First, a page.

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©1998–2017
Dustin Putman





The Wave  (2016)
2½ Stars
Directed by Roar Uthaug.
Cast: Kristoffer Joner, Ane Dahl Torp, Jonas Hoff Oftebro, Edith Haagenrud-Sande, Fridtjov Såheim, Laila Goody, Arthur Berning, Herman Bernhoft, Eili Harboe, Silje Breivik, Håkon Moe, Tyra Holmen, Thomas Bo Larson, Mette Agnete Horn.
2016 – 105 minutes
Rated: Rated R (for some language and disaster images).
Reviewed by Dustin Putman for TheFilmFile.com, June 16, 2016.
Scandinavian action-drama "The Wave" stands as solid proof Hollywood isn't the only place where a good, old-fashioned disaster flick gets produced. Director Roar Uthaug and screenwriters Harald Rosenløw-Eeg and John Kåre Raake (2014's "Ragnarok") touch upon most of the formulaic chestnuts of the subgenre—the skeptic who does not listen to the hero's warning; the close calls; the clumsy bystanders who need help as the threat approaches; the race against time to save family members from imminent doom; the supporting character who loses his or her cool and falls victim in quick succession—but theirs is an appropriately tense and involving entry all the same.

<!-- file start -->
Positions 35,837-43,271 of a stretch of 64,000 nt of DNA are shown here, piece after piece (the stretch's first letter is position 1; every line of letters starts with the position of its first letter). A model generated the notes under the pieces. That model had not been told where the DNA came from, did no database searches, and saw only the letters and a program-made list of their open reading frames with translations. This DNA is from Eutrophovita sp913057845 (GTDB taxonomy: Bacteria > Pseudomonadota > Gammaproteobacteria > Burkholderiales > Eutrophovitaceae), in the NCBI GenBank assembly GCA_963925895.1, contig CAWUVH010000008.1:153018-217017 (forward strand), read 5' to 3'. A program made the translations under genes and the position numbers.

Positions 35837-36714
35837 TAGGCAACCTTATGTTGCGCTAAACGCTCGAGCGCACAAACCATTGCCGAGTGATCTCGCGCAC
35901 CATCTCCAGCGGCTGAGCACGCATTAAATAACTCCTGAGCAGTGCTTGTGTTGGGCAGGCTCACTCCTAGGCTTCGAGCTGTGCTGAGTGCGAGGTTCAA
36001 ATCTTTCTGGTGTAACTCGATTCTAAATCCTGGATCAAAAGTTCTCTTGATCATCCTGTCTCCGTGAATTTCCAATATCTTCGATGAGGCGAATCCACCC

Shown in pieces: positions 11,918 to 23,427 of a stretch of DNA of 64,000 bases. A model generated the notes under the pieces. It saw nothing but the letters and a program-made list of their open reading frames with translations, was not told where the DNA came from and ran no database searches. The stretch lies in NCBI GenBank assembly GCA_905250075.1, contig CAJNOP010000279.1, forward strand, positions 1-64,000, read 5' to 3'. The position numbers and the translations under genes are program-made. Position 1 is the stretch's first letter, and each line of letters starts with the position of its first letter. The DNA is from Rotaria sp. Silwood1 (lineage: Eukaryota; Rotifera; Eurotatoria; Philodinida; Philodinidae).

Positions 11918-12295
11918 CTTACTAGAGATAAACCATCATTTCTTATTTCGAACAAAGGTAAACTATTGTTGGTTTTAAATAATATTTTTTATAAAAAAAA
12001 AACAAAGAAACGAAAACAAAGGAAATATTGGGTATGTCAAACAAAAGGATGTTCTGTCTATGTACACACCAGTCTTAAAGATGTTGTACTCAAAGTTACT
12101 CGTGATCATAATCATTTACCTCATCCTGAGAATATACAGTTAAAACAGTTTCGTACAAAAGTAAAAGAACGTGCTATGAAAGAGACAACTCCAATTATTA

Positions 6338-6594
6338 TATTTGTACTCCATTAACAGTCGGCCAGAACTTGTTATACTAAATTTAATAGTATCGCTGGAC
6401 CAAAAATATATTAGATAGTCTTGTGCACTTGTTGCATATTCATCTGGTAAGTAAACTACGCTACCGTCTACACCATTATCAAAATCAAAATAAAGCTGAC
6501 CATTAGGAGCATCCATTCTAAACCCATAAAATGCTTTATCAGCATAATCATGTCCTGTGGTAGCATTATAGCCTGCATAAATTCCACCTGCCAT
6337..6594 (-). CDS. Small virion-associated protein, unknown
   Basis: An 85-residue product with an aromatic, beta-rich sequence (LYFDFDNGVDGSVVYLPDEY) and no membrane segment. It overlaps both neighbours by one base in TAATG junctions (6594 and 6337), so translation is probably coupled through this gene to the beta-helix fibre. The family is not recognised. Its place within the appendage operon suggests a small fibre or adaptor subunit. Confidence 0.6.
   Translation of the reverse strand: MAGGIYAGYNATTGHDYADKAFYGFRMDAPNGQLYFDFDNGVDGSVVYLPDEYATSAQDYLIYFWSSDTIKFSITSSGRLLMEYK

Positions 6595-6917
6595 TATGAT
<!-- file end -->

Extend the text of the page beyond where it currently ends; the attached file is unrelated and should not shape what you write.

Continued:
It's moving day for geologist Kristian Eikjord (Kristoffer Joner) and his family, but he cannot shake the unsettling feeling danger is headed toward the idyllic Norwegian fjord of Geiranger. A day earlier, the station where he worked captured unstable readings at the Åkneset mountain pass. Not wanting to disturb tourist season, boss Arvid (Fridtjov Såheim) assured him there was nothing to worry about. He's not so sure. With hotel receptionist wife Inud (Ane Dahl Torp) working her final shift across town and teenage son Sondre (Jonas Hoff Oftebro) staying in one of the rooms, Kristian must find a way to protect daughter Julia (Edith Haagenrud-Sande) and reach the rest of his loved ones as a devastating rockslide creates a massive tsunami headed right for them.

There are few surprises in "The Wave," but plenty of sticky situations devised for its characters. Guessing how they will escape while marveling at the amount of suspense director Roar Uthaug orchestrates is all part of the appeal. Are the leads likable and root-worthy? Check. Are the special effects convincing? Check. Is the plot cut-and-dry (and frequently ridiculous)? Check and check. Not terribly unlike 2015's Dwayne Johnson-led "San Andreas," "The Wave" will be a can't-miss proposition for disaster-movie buffs and a lighter but still hearty recommendation for anyone else willing to shut their brains off and go with the 278-ft.-high flow.
© 2016 by Dustin Putman
Dustin Putman

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